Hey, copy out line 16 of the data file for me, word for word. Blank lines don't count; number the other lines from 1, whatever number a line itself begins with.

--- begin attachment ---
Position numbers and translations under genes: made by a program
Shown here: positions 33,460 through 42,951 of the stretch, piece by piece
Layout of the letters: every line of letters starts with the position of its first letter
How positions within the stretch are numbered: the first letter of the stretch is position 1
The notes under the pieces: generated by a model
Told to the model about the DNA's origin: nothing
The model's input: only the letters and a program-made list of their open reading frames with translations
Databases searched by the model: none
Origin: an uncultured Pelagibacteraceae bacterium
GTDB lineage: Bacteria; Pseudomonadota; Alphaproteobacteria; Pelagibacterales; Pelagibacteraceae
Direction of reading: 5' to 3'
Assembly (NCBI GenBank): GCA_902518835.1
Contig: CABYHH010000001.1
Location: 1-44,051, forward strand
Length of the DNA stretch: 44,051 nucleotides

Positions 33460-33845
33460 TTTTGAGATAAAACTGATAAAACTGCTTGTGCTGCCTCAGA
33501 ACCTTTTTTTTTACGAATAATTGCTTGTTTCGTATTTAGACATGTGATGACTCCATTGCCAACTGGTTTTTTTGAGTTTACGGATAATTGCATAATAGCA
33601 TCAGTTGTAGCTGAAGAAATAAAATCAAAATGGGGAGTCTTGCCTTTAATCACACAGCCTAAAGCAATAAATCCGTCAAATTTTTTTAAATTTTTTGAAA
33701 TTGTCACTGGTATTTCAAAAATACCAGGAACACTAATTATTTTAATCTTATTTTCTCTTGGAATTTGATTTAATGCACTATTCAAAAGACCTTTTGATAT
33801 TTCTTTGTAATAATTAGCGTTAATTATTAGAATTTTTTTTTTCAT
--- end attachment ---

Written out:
Positions 33460-33845